September 23, 2007

Fall 2007 TV Roundup: Gossip Girl

Posted in Television at 11:20 pm by Calico Jack

Take six obscenely wealthy, narcissistic, preening teenagers with identity issues and put them in a private school in NYC’s Upper East Side. Add a group of vacuous parents to give their children something to rebel against. Mix two cases of attempted rape for spice, and a raft of underage drinking (at hotel bars, no less!) and smoking for reality. Cook under high pressure for forty-five minutes, being careful to remove any humor bubbles from the mix. Top it off with an omniscient narrator who refers to everyone by their first initial only and you have the CW’s new show Gossip Girl, an “I can’t believe it’s this trashy” thematic descendant of the O.C. — only without the O.C.‘s occasional charm and beautiful coastline.

It’s easy to see why Gossip Girl might have a huge following among teenagers and fans of the book series on which this show is based, although to be fair I don’t think there’s much overlap between those two groups. Regardless, this is yet another drama focusing on the troubled exploits of teens far better off than the rest of the country. Like all good teenagers, they must deal with the same problems as everyone else: how to get the attention of that hot girl when you’re effectively invisible, how to deal with cliquish rejection, how to fit eight people into a stretch limo on the way to yet another unsupervised party…okay, perhaps not the last one. But these sundry (and ultimately shallow) struggles work wondrous magic on the hormonally-driven minds of watching teens, giving them reasons to both lust after and identify with their favorite characters.

Gossip Girl has this formula hardwired into the show’s makeup, with a wealth of hinted-at subplots the creators can use in future episodes to drive the show forward. Serena (Blake Lively) has recently returned from boarding school after her younger brother attempted suicide; now she’s struggling to find her place once more in the clique taken over by former best friend Blair (Leighton Meester). Blair’s boyfriend Nate (Chace Crawford) had a fling with Serena before she left, creating even more animosity between the two girls. And Nate’s pot-smoking best friend Chuck (Ed Westwick) tries to rape Jenny (Taylor Momsen), whose brother Dan (Penn Badgley) has a long-unfulfilled crush on Serena. Aloof from all of these characters is Gossip Girl herself (voiced by Veronica Mars alum Kristen Bell), a popular blogger who always seems to have the latest juicy tidbits about the goings-on in their social scene. It’s quite easy to suspect the producers perused the list of teen drama clichĂ©s and grabbed the ones that had the most exploratory potential. But apparently this is the kind of stuff of which some people cannot get enough.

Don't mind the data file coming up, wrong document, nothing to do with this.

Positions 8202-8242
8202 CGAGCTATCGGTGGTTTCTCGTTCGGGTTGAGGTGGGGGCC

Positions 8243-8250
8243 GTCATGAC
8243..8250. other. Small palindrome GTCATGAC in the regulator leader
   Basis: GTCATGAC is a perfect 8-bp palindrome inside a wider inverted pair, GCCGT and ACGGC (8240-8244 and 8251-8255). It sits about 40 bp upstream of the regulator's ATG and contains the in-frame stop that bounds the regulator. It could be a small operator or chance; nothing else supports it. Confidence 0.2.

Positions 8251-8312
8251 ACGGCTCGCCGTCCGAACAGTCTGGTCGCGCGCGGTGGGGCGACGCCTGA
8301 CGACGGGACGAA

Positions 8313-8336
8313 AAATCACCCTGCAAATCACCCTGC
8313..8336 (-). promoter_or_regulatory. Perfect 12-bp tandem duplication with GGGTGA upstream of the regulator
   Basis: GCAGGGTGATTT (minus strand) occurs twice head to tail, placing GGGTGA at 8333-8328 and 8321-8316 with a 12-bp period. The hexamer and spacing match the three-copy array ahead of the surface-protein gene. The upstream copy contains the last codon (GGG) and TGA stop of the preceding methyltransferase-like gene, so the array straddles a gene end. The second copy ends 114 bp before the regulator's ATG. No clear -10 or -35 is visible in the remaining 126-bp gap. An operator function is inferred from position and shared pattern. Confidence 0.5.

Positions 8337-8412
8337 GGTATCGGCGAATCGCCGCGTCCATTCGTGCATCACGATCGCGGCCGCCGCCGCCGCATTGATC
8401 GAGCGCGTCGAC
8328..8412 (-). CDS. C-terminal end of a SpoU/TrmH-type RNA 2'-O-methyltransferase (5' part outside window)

For the rest of us, Gossip Girl serves not as a show of reference, but as a look into the lives of people too self-obsessed to make any meaningful contributions to the world around them. They exchange depth in relationships for trite, sex-filled romps, maturity for puerility, and self-control for drunken abandon. It’s all presented with an attempted sheen of glamour, but a lingering taste of ugliness is all that remains once the credits roll. At least the O.C. managed to retain a sense of fun and lightheartedness through most of its run; but the characters in Gossip Girl take themselves far too seriously, constantly backstabbing or scheming against each other — although I suppose this show’s name speaks for itself. Gossip Girl is lacking the one thing that defines its network sister show One Tree Hill: a heart. Over the space of four seasons, the characters on One Tree Hill have argued and fought and come to blows and emotionally devastated each other. But they’ve also loved and comforted and protected and learned, and in the process given us a reason to invest in their struggles. The premise of Gossip Girl leaves room for no such fuzzy-heartedness; after all, it’s hard to gossip when good things happen to growing people. This show is nasty, and unapologetic about its tone.

And yet on some level it’s strangely compelling. There’s little empathy to be shared with these characters and their self-inflicted problems; even the “good-hearted” Dan and Serena come across as ostentatiously self-absorbed. But Gossip Girl might just satisfy that occasional need to feel superior to others; I suspect a lot of people will watch this show with an air of delicious condescension. For even with the insane displays of wealth and luxury that these teens enjoy, their lives are quite empty. And that makes most people far more wealthy than Serena and her clique.

Final Verdict: Gossip Girl is this season’s guiltiest semi-pleasure. Unabashedly vicious, it will most likely spark fervent admiration amongst the 12-19 age group and “I can’t believe I’m watching this” addiction for everyone else. But the very themes which give this show its bite also make it rather dangerous for the more easily influenced younger set. Parents beware.

Season Pass on TiVo? I’m not quite hooked yet, but I like the idea of watching a show where I can purge all of my pent-up disdain for certain people I’ve run across the preceding week. If it’s still acerbically watchable a month from now, I’ll set a season pass.

1 Comment »

  1. jm said,

    These shows all look terrible.

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